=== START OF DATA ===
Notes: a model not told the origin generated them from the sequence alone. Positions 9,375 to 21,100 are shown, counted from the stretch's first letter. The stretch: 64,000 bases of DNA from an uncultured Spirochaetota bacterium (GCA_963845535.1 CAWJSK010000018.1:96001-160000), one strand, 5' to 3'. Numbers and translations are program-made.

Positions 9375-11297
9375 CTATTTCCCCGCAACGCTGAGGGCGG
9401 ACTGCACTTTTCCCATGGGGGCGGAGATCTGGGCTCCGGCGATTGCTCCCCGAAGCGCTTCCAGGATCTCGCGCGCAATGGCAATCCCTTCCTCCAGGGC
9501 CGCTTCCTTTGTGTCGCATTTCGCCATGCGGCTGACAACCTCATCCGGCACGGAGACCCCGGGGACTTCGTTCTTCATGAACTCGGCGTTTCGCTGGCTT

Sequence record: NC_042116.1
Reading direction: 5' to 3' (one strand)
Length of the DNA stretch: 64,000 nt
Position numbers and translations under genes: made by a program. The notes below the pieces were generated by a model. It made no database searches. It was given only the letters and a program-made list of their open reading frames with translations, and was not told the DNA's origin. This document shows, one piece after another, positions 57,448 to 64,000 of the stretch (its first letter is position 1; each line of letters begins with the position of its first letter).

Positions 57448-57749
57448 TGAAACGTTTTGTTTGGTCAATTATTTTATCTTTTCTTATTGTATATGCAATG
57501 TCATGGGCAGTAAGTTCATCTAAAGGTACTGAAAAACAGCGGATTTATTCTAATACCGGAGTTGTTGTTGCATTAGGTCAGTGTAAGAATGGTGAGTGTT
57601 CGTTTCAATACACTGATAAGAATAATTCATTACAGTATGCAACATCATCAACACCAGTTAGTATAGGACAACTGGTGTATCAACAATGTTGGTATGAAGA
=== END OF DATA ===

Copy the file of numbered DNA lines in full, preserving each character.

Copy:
Notes: a model not told the origin generated them from the sequence alone. Positions 9,375 to 21,100 are shown, counted from the stretch's first letter. The stretch: 64,000 bases of DNA from an uncultured Spirochaetota bacterium (GCA_963845535.1 CAWJSK010000018.1:96001-160000), one strand, 5' to 3'. Numbers and translations are program-made.

Positions 9375-11297
9375 CTATTTCCCCGCAACGCTGAGGGCGG
9401 ACTGCACTTTTCCCATGGGGGCGGAGATCTGGGCTCCGGCGATTGCTCCCCGAAGCGCTTCCAGGATCTCGCGCGCAATGGCAATCCCTTCCTCCAGGGC
9501 CGCTTCCTTTGTGTCGCATTTCGCCATGCGGCTGACAACCTCATCCGGCACGGAGACCCCGGGGACTTCGTTCTTCATGAACTCGGCGTTTCGCTGGCTT

Sequence record: NC_042116.1
Reading direction: 5' to 3' (one strand)
Length of the DNA stretch: 64,000 nt
Position numbers and translations under genes: made by a program. The notes below the pieces were generated by a model. It made no database searches. It was given only the letters and a program-made list of their open reading frames with translations, and was not told the DNA's origin. This document shows, one piece after another, positions 57,448 to 64,000 of the stretch (its first letter is position 1; each line of letters begins with the position of its first letter).

Positions 57448-57749
57448 TGAAACGTTTTGTTTGGTCAATTATTTTATCTTTTCTTATTGTATATGCAATG
57501 TCATGGGCAGTAAGTTCATCTAAAGGTACTGAAAAACAGCGGATTTATTCTAATACCGGAGTTGTTGTTGCATTAGGTCAGTGTAAGAATGGTGAGTGTT
57601 CGTTTCAATACACTGATAAGAATAATTCATTACAGTATGCAACATCATCAACACCAGTTAGTATAGGACAACTGGTGTATCAACAATGTTGGTATGAAGA